SAN DIEGO — Stephen Piscotty didn’t hesitate.
“Yes,” he said when a representative from Major League Baseball called this offseason to gauge his interest.
“I’ll do anything.”
So, there was the sixth-year MLB outfielder bright and early Monday morning, up on a stage at the Hilton San Diego Bayfront.
He stepped to the podium with a lesson from his late mother, Gretchen Piscotty, on his mind.
“My mom wasn’t one to like the spotlight or anything,” Piscotty said to a few reporters after the cameras stopped. “But when I was traded to Oakland, and the story broke, she was always very open to interviews or anything that helped get the word out. She didn’t want anyone else to suffer the way that she was. We could see the passion she had for that. We wanted to carry that.”
Major League Baseball’s annual charity auction has picked ALS, a devastating and so-far incurable neurodegenerative condition also known as Lou Gehrig’s Disease, as the focus of this year’s fundraising. Money raised by the public’s pursuit of a variety of experiences, from golf outings with players to a package for the All-Star game, will be spread out between different causes dedicated to raising awareness about the disease, treating it and hopefully one day curing it.
The cause is close to Piscotty, of course, because he lost his mother to ALS in May of 2018. His trade from the Cardinals to the Athletics after her diagnosis, one made in large part to bring him closer to his family during their crisis, became a national story at the time. So did the home run he hit in his first game back from bereavement leave.
Piscotty’s personal story is both heartbreaking and motivating. And still developing. He was here Monday as more than just a spokesman. The foundation his family started, the ALS Cure Project, is one of five benefactors of the league’s charity auction.
“We’re trying to use incentive-based research,” Piscotty said.
This was when the outfielder started sounding more like a scientist. I had never before heard a baseball player mention biomarkers, or explain the importance of securing a 501(c)(3) tax exemption. Piscotty can now easily toggle back and forth between the world of fundraising — he’s got one gala beneath his belt already — and the lacking history of medical treatments for ALS.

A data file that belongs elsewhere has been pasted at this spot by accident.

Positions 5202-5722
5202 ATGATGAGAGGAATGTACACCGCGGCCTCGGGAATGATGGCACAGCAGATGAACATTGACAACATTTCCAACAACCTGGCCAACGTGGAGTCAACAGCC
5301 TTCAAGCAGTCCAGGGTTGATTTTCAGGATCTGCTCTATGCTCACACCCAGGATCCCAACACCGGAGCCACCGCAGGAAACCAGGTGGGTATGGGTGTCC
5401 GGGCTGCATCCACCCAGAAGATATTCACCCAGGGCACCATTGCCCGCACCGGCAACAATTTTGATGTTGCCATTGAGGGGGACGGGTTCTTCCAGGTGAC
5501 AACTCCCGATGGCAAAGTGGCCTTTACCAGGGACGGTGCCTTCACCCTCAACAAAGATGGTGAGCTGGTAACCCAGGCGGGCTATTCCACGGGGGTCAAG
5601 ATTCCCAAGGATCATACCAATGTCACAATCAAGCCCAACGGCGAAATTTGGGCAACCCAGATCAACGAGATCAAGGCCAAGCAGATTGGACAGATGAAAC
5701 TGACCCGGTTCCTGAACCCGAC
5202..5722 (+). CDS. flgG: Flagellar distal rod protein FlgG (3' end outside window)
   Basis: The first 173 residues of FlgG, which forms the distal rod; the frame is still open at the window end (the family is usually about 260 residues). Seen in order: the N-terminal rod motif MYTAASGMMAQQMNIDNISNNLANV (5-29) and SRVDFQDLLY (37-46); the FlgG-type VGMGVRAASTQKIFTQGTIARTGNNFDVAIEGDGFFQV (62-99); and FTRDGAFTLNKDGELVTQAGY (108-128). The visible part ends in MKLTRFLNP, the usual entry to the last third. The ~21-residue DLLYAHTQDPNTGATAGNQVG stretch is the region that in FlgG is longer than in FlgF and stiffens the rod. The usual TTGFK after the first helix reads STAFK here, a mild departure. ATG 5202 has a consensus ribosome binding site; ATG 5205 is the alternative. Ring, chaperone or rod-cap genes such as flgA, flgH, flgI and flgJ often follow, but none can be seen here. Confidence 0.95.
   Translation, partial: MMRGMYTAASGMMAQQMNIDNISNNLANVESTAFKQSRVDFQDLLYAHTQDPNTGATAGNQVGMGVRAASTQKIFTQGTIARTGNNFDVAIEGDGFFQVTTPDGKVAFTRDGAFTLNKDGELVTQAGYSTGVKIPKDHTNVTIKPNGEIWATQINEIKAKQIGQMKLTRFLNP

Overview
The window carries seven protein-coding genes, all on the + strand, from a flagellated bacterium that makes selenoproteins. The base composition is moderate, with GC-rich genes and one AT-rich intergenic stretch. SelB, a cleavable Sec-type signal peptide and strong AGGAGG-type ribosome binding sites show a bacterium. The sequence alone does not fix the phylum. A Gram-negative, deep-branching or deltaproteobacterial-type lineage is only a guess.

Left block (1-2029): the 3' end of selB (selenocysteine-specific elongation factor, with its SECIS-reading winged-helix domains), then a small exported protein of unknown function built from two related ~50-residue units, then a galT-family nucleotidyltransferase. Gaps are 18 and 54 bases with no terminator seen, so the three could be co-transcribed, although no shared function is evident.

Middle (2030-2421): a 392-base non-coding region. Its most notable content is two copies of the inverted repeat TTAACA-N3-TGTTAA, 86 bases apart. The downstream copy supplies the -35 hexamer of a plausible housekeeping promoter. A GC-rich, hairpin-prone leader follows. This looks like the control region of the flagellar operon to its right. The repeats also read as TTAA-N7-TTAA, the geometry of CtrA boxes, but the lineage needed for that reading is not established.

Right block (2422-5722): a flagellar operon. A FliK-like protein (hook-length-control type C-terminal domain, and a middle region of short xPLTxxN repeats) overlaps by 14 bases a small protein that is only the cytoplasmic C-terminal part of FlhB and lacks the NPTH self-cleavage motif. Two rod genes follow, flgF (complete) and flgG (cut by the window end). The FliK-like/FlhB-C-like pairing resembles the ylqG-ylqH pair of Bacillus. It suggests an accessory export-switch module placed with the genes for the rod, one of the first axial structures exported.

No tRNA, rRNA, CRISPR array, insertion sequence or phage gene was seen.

Piscotty’s father, Mike, is a computer scientist by trade. Stephen, a Stanford product, can keep up. The family and a group of loyal volunteers are committed to a cause that aims to incentivize the pursuit of a cure by funding research on biomarkers — warning signs that might appear in the brain or body of patients — to help increase the opportunity for new treatments.
“It’s a tricky thing,” Piscotty said. “Because ALS is so rare, often times it falls under the radar. Our general feeling as a family, watching a loved one go through it, it truly is an absolutely brutal disease. It deserves more awareness and funding to get some more advances. My mother was on a medication that was new, and it was the first new drug in 20 years. There just haven’t been many advances. We feel like, with the technology today, we should be able to make more strides.”
Monday offered a reminder that baseball and ALS are linked, from Gehrig, to Gretchen, to Ice Bucket Challenge inventor and former Boston College player Pete Frates, to Aaron Borchelt, the 37-year-old former Cardinals usher who will be buried today after his battle with ALS.
Piscotty had heard of Borchelt’s death. He sent his condolences to the family. He hopes to, one day, be able to do more.
“Our goal is to cure ALS,” he said. “That’s going to take some time, probably. But we will keep working.”
Here is the link to the MLB charity auction items, if interested.
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